An overall assessment of the periodontal tissues is based on both the clinical examination and radiographic findings – the two investigations complement one another. Unfortunately, like many other indicators of periodontal disease, radiographs only provide retrospective evidence of the disease process. However, they can be used to assess the morphology of the affected teeth and the pattern and degree of alveolar bone loss that has taken place. Bone loss can be defined as the difference between the present septal bone height and the assumed normal bone height for any particular patient, taking age into account. In fact radiographs actually show the amount of alveolar bone remaining in relation to the length of the root. But this information is still important in the overall assessment of the severity of the disease, the prognosis of the teeth and for treatment planning.
|Horizontal bitewings if a patient has generalised pocketing <6 mm (BPE scores of Code 3) and little or no recession.||C|
|Vertical bitewings if a patient has pocketing 6 mm or more (BPE scores of Code 4), supplemented by paralleling technique periapicals at sites where the alveolar bone is not shown on the bitewings.||C|
|Bitewings (horizontal or vertical depending on pocket depth), supplemented by paralleling technique periapicals if necessary if a patient has localised pocketing||C|
|A paralleling technique periapical if a periodontal/endodontic lesion is suspected||C|
|CBCT is not indicated as a routine method of imaging prriodontal bone support||C|
|Small volume, high resolution CBCT may be indicated in selected cases of infra-bony defects and furcation lesions, where clinical and conventional radiographic examination do not provide the information needed for patient management||C|
*Evidence-based grading C = based on evidence from expert committee reports or opinions and/or clinical experience of respected authorities and indicates an absence of directly applicable studies of good quality.
In addition, digital radiography and image manipulation including subtraction and densitometric image analysis (see Ch. 5), may assist in showing and measuring subtle changes in fine alveolar and crestal bone pattern. However, these techniques require the inclusion of a reference object of known density and a highly reproducible positioning technique to be helpful.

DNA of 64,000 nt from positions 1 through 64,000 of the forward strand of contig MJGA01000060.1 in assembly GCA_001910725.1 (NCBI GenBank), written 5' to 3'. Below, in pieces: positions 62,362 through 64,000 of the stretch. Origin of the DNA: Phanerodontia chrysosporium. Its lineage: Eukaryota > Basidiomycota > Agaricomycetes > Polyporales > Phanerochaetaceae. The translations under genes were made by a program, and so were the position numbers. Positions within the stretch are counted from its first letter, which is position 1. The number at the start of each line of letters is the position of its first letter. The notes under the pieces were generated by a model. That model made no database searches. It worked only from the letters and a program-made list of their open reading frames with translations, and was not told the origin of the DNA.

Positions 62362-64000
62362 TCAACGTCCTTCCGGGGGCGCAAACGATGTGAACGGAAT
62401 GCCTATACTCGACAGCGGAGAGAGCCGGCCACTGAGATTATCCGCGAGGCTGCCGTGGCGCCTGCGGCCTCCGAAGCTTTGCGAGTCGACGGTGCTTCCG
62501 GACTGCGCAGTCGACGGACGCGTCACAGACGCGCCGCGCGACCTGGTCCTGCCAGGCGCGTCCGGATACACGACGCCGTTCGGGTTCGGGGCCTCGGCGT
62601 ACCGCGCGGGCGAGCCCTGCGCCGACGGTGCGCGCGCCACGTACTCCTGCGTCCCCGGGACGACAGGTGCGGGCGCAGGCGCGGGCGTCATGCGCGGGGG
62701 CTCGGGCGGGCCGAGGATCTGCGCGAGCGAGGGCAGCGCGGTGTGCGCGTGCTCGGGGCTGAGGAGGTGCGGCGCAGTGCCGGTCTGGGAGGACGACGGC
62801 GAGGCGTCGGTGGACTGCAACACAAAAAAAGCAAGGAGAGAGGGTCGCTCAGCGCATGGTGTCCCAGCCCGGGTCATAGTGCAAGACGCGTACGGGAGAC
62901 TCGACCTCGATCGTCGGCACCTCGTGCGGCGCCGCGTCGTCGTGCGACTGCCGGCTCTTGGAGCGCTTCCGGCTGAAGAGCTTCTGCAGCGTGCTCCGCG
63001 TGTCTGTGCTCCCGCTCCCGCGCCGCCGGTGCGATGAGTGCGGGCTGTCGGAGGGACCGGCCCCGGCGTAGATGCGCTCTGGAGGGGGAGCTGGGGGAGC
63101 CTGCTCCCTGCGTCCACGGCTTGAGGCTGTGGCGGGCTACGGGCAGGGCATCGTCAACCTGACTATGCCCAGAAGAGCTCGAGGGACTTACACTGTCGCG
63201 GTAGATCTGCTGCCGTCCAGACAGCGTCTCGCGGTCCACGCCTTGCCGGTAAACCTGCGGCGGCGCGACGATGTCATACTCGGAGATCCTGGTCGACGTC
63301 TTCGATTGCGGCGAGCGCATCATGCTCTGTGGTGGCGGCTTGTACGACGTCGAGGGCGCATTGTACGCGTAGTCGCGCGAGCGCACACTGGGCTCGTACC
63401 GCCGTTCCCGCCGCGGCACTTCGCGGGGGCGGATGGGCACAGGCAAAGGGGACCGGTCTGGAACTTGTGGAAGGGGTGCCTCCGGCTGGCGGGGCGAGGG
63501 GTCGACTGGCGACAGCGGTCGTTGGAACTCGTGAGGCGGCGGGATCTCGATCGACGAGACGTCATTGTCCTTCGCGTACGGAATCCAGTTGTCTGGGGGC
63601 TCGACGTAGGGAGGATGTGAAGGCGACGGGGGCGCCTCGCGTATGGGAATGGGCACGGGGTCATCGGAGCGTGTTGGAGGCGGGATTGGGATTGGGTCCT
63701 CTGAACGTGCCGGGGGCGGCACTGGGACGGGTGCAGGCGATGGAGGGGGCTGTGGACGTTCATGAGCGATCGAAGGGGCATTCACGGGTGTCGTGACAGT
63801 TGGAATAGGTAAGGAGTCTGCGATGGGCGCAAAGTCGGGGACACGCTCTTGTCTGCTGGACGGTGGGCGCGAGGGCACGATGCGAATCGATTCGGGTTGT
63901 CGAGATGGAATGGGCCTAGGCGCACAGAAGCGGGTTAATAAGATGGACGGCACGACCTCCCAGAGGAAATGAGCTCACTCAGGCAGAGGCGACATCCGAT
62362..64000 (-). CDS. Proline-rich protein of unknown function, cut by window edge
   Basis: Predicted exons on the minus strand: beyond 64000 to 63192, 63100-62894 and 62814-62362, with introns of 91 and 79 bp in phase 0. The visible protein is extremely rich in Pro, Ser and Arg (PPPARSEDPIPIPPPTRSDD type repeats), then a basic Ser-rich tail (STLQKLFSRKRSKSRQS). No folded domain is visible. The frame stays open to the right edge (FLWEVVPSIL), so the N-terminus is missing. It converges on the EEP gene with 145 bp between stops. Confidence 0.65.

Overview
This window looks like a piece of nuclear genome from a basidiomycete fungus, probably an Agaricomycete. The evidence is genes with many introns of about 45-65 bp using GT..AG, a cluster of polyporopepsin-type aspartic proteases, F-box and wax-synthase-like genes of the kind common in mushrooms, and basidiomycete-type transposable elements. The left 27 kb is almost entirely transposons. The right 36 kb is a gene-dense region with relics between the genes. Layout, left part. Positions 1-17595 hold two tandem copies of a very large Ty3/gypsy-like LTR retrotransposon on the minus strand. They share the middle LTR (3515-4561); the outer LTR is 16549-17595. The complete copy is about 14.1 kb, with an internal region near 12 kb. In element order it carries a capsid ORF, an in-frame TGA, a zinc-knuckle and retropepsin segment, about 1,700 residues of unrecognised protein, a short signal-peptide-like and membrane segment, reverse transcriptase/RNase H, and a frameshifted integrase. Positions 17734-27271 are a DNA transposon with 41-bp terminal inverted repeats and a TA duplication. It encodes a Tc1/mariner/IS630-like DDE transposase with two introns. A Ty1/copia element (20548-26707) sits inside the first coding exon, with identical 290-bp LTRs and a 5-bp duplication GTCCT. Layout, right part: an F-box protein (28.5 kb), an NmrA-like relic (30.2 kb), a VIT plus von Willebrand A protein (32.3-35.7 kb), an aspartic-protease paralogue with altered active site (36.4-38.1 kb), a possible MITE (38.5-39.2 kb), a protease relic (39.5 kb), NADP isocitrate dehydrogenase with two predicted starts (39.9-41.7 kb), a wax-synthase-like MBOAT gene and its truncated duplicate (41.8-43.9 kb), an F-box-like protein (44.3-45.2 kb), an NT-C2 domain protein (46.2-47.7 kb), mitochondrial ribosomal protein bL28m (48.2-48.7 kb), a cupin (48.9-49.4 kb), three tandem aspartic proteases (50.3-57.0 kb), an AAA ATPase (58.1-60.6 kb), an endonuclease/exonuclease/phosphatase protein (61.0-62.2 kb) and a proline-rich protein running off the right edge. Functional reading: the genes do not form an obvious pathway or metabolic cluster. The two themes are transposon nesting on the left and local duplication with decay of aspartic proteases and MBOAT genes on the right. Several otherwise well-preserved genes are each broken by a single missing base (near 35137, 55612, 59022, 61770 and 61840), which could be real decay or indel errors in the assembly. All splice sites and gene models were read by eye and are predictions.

A healthy periodontium can be regarded as periodontal tissue exhibiting no evidence of disease. Unfortunately, health cannot be ascertained from radiographs alone, clinical information is also required.
However, to be able to interpret radiographs successfully clinicians need to know the usual radiographic features of healthy tissues where there has been no bone loss. The only reliable radiographic feature is the relationship between the crestal bone margin and the cemento–enamel junction (CEJ). If this distance is within normal limits (2–3 mm) and there are no clinical signs of loss of attachment, then it can be said that there has been no periodontitis.
• Following successful treatment, the periodontal tissues may appear healthy clinically, but radiographs may show evidence of earlier bone loss when the disease was active. Bone loss observed on radiographs is therefore not an indicator of the presence of inflammation.
Various classifications of periodontal disease have been put forward over the years. The most comprehensive, although not universally agreed, was produced by the International Workshop of the American Academy of Periodontology and the European Federation of Periodontology in 1999. A simplified version is shown in Table 22.2.
Simplified classification of periodontal diseases and conditions based broadly on that produced by the International Workshop of the American Academy of Periodontology and the European Federation of Periodontology